Humans Do Have Natural Predators, and They're Multiplying
We like to consider ourselves the apex predator, sitting top of the food chain.
The term "natural predator" conjures images of any number ferocious animals, bristling with teeth and/or claws. Most of ours are extinct, but bears, sharks, and even hippos (still among the most dangerous animals to humans) continue attack us, at least occasionally. Currently, though, no creature is widely considered to be our natural predator.
In prehistoric times, our ancestors frequently became meals for everything from saber-toothed tigers to hyenas. They even had to evade the likes of killer kangaroos and the so-called "duck of doom". Across untold ages, our relatively defenseless species was the hunted as much as the hunter in everyday life, and this must have been an apparent and pressing concern.
Outside of the rarest circumstances, humans today die of anything but predation by another organism—or so goes traditional thinking.
Over time, we developed not only killer weapons to outmatch nature, but also the knowledge and strategies that allowed us to live without the everyday threat of large predators. Outside the rarest of circumstances, humans today die of anything but predation by another organism—or so goes the traditional thinking.
In fact, our world is teeming with a multitude of increasingly dangerous predators, and they are rapidly multiplying.
Although we hardly knew of their existence 200 years ago, we now know they were here first, and many believe they will remain long after we are gone. Whereas we are conditioned to look up at the great beasts that once threatened our species (or better yet, run away) we now find our last remaining natural predators only by looking down—through another one of our inventions, the lens. Our last natural predators are microscopic.
Bacteria, viruses, pathogens and parasites may not be the predators most of us see in our nightmares, but they attack humans in vast numbers, inflicting far more damage than lions, tigers, or bears. Many of them (being human-specific) exist only because we do, making them the definition of "natural predator". As global population has risen, our species has suffered repeated, devastating die-offs that would be unthinkable and intolerable if large beasts were responsible, from the Black Death to the Spanish Flu of 1918, from cancers of all kinds to SARS, AIDS and Ebola.
No one recalls "the great snake epidemic of 1,000,000 B.C." that may have killed thousands of us off, but our brains became hard-wired over time so that snakes are a common, instinctive fear. On the other hand, germophobes notwithstanding, between outbreaks of disease, we tend to treat pathogens as a more nebulous threat. This is understandable, considering for most of our history they were literally invisible.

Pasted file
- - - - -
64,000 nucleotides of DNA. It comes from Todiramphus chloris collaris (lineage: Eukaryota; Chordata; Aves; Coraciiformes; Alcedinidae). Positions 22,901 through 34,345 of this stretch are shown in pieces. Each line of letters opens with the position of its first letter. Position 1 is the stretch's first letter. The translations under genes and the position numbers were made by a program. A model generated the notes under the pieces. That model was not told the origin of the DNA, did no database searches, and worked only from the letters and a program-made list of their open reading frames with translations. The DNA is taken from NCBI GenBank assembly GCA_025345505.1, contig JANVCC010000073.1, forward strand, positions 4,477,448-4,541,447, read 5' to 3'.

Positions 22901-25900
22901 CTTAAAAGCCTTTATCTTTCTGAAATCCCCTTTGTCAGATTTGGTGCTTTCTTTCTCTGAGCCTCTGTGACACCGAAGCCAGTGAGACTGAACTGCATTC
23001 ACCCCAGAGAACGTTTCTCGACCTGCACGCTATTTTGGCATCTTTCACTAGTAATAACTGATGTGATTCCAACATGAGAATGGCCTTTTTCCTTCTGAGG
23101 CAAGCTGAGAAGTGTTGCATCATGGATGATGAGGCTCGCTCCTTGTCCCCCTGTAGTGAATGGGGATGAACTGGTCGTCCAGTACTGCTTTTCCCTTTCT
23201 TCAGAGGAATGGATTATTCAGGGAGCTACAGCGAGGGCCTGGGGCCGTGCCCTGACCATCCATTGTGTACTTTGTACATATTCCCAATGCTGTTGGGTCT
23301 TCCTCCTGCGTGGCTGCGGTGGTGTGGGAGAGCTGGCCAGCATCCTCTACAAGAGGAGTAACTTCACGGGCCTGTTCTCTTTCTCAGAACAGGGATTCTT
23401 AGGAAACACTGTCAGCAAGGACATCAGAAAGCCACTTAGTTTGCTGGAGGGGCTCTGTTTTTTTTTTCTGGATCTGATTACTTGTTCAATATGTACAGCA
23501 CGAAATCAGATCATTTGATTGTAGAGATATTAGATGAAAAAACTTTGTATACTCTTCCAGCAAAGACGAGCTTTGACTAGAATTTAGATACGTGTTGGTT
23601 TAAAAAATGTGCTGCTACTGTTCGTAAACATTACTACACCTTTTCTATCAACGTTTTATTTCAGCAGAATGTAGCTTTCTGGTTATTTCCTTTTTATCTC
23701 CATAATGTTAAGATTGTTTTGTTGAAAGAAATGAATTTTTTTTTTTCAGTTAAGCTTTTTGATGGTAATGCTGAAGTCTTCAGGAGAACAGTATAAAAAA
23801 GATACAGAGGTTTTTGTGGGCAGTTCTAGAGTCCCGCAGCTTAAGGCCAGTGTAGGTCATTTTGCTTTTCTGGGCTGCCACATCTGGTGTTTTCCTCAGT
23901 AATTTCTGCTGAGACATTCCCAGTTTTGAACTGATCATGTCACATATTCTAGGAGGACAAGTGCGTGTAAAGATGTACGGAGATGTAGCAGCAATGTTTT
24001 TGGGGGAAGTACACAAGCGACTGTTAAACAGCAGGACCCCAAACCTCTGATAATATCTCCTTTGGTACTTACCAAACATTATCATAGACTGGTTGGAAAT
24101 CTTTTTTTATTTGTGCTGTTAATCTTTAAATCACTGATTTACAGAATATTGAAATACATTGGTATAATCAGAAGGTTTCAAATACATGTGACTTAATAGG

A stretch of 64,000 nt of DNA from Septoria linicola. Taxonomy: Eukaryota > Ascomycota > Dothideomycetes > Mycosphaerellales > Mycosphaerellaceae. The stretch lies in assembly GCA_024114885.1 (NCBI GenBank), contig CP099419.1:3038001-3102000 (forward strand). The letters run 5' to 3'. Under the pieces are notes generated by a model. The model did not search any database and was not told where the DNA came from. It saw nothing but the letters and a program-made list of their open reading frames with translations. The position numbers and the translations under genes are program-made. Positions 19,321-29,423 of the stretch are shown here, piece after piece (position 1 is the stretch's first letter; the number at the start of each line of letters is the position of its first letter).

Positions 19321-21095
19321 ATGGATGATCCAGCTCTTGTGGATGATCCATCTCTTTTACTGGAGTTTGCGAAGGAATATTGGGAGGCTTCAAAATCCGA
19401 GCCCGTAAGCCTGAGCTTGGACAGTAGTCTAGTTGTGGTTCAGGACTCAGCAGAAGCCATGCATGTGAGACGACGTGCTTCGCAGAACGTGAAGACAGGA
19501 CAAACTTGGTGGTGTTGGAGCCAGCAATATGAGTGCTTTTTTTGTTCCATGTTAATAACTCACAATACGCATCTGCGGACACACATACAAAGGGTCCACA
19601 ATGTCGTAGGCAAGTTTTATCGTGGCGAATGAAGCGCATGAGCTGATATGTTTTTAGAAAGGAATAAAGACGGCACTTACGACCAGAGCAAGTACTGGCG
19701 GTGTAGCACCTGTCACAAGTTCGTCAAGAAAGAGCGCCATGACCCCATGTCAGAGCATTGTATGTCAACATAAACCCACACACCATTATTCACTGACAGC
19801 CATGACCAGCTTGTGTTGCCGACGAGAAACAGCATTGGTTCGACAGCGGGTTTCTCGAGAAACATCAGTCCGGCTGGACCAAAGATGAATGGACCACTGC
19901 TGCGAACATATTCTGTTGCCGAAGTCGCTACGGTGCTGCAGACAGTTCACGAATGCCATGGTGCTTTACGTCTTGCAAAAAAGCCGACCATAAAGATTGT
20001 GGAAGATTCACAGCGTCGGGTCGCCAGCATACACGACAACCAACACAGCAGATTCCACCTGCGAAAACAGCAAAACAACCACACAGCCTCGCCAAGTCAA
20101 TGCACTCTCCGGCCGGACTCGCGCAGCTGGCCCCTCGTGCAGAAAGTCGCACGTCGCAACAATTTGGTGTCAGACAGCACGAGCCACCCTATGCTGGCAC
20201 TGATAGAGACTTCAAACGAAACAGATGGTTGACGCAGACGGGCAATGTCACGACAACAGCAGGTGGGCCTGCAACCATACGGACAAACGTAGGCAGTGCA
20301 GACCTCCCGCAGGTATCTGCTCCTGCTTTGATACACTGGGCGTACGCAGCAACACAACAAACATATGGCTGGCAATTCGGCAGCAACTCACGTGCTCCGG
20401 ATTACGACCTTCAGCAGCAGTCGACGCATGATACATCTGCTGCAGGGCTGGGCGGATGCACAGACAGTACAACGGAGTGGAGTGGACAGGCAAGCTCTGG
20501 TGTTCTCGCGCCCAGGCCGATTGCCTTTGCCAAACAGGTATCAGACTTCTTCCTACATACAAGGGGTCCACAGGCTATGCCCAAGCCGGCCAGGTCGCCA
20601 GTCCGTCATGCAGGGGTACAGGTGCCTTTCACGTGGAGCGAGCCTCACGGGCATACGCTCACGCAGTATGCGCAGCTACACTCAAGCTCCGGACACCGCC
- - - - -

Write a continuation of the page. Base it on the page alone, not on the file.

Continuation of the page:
In historical terms, we just discovered our smallest enemies. As late as the 1880s, germ theory was still struggling to compete in the public mind with miasma theory, which blamed any number of diseases on "foul air". Miasma theory led plague doctors to wear bizarre beak-masks full of herbs, and was the impetus behind the Victorian-era health fad of sleeping outside, among other things.
At one point, Pope Clement VI even had himself surrounded by fires to protect himself from the baleful influence of miasma-like astrological forces of the plague (and this may have actually worked, if accidentally, since the fires kept rats and their plague-carrying fleas away).
Around the time the last major wave of plague ended in Europe, in the 1670s, Dutch biologist and microscope pioneer Antoni van Leeuwenhoek first recorded his observations what he called "animalcules". Initially, his observations were met with skepticism and ridicule, perhaps partly because so few others had microscopes; Leeuwenhoek made no connection between these tiny organisms and disease. Even centuries later, in 1864, few outside Pasteur himself had any idea why pasteurization worked.
It is reassuring to think of ourselves as the ultimate "apex predator"; we have after all conquered a world of ferocious beasts. If we think of our microscopic enemies as anything less, though, we may vastly underestimate them. If bears killed millions of people per year, rather than less than a dozen, it's hard to imagine we wouldn't find ways to cooperate as a species to reduce their threat in much more dramatic ways.
Until they strike us or someone we know, we may tend to see our microscopic enemies as a sort of abstraction. Thinking of them as more akin to terrifying apex predators may help galvanize our collective will to fight them (as opposed to, say, one another). It stands to reason we can only slay the dragons we acknowledge as such.
© 2018 Robert D Crouch